Singapore General Election: The social media disconnect

I had been following the Singapore General Elections a little bit while I was based in Singapore over the past few months, and was able to keep up with it due to the fact that there has been so much political activity on the Internet.

Put together the fact that it was the first Singapore election to be held in the era of social media, and the March announcement by the Singapore Government to open up the Internet for political campaigning for the elections, online activity was going to play a significant part.

Heading into polling day on May 7, my personal feel was that if Twitter and Facebook really reflected the pulse of the people, then ruling-PAP was in deep trouble. But in the end, it won 81 of 87 Parliamentary seats, although it is considered its biggest loss (due to the loss of a GRC – the first time this has ever happened). This, despite the over 6% swing to the opposition parties.

Still, hopes were high for a stronger showing from the opposition. After all, “the people have spoken” and isn’t social media where people go to speak these days?

So, what happened?

Well, for one, I think that the disconnect between the voices on social media, and that on the ground, is significant. The case is similar in Malaysia. While voices on social media appear to be pro-opposition, Barisan Nasional had won many of the (equally many) by-elections since the March 2008 General Election, where the opposition had its biggest showing ever. During the Sarawak state elections recently, there was a massive online “revolt” against the Chief Minister Abdul Taib Mahmud yet his party did well.

The second point was really something I only noticed as some of the official results came in. Some of the people I was following on Twitter, who I previously thought were pro-opposition, celebrated PAP’s victories. I mentioned this to a Singaporean friend of mine, who shared her thoughts: Everyone wants to be taken care of by PAP personally, but want change as well so they used Aljunied as a scapegoat of sorts.

So perhaps Ng Tze Yong, the social media editor of Straits Times Singapore, was right when he doodled the following:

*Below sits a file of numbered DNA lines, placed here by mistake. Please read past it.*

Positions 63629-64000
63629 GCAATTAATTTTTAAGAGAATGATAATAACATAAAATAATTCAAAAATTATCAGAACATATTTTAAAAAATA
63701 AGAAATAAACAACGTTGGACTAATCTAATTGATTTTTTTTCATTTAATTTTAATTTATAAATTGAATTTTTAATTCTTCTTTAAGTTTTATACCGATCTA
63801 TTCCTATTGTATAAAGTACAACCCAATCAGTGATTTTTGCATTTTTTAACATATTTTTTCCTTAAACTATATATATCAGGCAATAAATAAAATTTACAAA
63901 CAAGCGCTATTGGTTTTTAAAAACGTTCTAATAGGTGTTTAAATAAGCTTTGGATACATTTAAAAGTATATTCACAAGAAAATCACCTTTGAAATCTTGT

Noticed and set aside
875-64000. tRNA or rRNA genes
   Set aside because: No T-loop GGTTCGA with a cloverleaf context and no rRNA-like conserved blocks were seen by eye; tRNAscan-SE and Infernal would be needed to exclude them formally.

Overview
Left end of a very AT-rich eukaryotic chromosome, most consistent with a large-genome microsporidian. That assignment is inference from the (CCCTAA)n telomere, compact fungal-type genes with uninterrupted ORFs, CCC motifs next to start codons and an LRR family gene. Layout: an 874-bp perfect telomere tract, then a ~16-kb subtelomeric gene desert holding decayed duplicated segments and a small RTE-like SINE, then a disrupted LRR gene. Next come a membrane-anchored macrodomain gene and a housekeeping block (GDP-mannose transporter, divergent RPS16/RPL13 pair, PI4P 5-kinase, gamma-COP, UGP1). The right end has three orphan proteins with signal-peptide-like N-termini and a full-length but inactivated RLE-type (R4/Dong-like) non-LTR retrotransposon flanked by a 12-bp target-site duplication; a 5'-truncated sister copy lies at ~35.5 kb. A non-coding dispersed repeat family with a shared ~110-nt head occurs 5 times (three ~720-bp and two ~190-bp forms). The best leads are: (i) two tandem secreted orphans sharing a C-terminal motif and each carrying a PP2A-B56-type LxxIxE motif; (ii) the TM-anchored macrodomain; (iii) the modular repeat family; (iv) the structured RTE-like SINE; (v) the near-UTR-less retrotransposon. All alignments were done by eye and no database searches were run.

You can see his other doodling, which I found amusing and insightful at the same time, here.

If this is true, then the disconnect cannot be taken lightly. After all, social media is also known as the dumping ground for ranting and raving. Could it social media is being used as a venting platform, but once one gets it off one’s chest, one would go back and vote for the status quo?

I’m not here to suggest that social media should be dismissed (heaven forbid!). I think it plays other roles in an event like this, especially in terms of opening up democratic space. The over-6% swing is indicative of this point (although, this can also be attributed to the fact that more seats were contested during this elections compared to previous ones).

My two points does, however, beg the question if social media can used as a testing ground to feel ground sentiments – not just in politics, but in marketing and business as well. Social media advocates often talk about how Twitter and Facebook, among other networks, are the best “focus groups”. Are they really?

If the elections in Singapore and Malaysia are anything to go by, maybe not.

Editor in Chief at here SMNZ, I have a passion for social and digital media. When not writing and managing SMNZ I am the Head of Innovation at TAG The Agency, a digital ad agency and the Head of Sales and Marketing for End-Game, a software development agency. I'm also involved with a number of startups and I am always keen to support those that are bold enough to give things a go. Start something, better to try than to live wondering what if...

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